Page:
Volume 14 Supplement 1

Proceedings of the International Cancer Imaging Society (ICIS) 14th Annual Teaching Course

Open Access

Utility of dual time point 18 FDG PET-CT

  • SE De Luca1Email author,
  • JE Codas Thompson1,
  • E Casalini Vañek1,
  • H Campanelli1,
  • C Carrera1 and
  • EP Eyheremendy1
Cancer Imaging201414(Suppl 1):P24

https://doi.org/10.1186/1470-7330-14-S1-P24

Published: 9 October 2014

The Standardized Uptake Value (SUV) from FDG PET-CT is a simplified quantitative measure used for characterization of tissues suspected for malignancy. Its rationale is based in augmented glucose consumption of oncologic cells although, many other benign pathologies, could show elevated values leading to error.

The purpose of this presentation is to demonstrate that SUV value continues elevating in malignant pathology while in benign disease will decrease over time.

We prospectively acquired delayed images in patients with focal increase of metabolic activity without clear morphologic pathology, or failing to show increase metabolic activity in sites with morphological findings of probable oncologic origin. We have acquired delayed evaluation in 45 patients with suspicious lesions.

The most prominent findings were: 11 patients with focal hypermetabolic sites in gastrointestinal tract who demonstrate significant SUV decline on delayed images, avoiding unnecessary colonoscopies, while another 17 patients have significantly increased SUV on delayed images, correlated with polypoid lesions at colonoscopy. 7 patients with falling SUV on delayed images in adnexal hypermetabolic foci proved to be of functional origin at ultrasound follow-up, 5 patients with descending SUV at delayed images in hypermetabolic foci in the neck proved to be inflammatory on follow-up and 5 patients that SUV value continues elevating on delayed images, secondary or primary origin was confirmed.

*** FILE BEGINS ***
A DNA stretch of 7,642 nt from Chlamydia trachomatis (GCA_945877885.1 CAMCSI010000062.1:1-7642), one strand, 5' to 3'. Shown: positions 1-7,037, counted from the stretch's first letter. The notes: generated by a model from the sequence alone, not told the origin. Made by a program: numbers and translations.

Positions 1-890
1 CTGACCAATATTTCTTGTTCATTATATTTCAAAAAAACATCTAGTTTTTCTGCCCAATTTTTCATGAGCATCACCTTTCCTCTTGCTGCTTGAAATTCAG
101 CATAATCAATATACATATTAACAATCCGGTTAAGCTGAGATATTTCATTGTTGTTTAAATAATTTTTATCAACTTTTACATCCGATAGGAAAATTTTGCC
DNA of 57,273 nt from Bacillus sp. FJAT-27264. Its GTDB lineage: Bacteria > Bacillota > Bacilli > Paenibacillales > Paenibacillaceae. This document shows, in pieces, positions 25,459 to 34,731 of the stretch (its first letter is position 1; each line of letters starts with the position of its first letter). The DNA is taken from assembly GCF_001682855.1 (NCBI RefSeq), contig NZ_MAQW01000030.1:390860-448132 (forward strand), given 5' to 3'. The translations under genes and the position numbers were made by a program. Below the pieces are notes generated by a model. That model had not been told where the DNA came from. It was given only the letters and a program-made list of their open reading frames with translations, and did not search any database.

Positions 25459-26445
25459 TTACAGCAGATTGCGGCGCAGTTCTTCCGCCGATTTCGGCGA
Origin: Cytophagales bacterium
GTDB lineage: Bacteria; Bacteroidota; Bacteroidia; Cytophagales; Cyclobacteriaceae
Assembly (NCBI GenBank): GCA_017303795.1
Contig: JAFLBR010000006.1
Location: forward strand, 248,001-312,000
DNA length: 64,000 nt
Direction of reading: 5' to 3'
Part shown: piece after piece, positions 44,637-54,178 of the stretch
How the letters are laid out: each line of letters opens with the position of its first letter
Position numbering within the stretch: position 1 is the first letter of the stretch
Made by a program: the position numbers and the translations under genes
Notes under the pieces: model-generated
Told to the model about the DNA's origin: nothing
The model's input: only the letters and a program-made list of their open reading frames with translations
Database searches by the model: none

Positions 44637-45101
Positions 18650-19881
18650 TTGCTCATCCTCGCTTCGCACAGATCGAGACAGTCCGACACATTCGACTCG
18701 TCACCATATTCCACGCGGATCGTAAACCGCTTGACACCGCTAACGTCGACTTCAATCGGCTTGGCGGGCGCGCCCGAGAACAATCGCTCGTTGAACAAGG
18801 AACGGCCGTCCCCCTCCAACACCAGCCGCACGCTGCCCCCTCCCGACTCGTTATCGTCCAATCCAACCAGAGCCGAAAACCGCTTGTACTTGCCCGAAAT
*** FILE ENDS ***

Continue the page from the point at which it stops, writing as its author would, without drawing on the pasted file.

Dual time point PET-CT has proven to be an important tool for proper characterization of questionable lesions that would lead to costly mistakes or unnecessary diagnostic studies.

Authors’ Affiliations

(1)
Hospital Alemán

Copyright

© De Luca et al; licensee BioMed Central Ltd. 2014

This article is published under license to BioMed Central Ltd. This is an Open Access article distributed under the terms of the Creative Commons Attribution License (http://creativecommons.org/licenses/by/4.0), which permits unrestricted use, distribution, and reproduction in any medium, provided the original work is properly cited. The Creative Commons Public Domain Dedication waiver (http://creativecommons.org/publicdomain/zero/1.0/) applies to the data made available in this article, unless otherwise stated.

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